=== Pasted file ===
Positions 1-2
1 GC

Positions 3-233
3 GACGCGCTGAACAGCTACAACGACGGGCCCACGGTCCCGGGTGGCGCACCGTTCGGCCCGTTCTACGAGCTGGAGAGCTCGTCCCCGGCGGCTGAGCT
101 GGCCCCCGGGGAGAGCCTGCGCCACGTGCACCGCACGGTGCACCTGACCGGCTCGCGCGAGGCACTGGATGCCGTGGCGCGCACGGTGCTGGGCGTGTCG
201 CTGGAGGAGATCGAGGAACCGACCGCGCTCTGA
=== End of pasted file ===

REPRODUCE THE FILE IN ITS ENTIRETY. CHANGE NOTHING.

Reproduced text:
Positions 1-2
1 GC

Positions 3-233
3 GACGCGCTGAACAGCTACAACGACGGGCCCACGGTCCCGGGTGGCGCACCGTTCGGCCCGTTCTACGAGCTGGAGAGCTCGTCCCCGGCGGCTGAGCT
101 GGCCCCCGGGGAGAGCCTGCGCCACGTGCACCGCACGGTGCACCTGACCGGCTCGCGCGAGGCACTGGATGCCGTGGCGCGCACGGTGCTGGGCGTGTCG
201 CTGGAGGAGATCGAGGAACCGACCGCGCTCTGA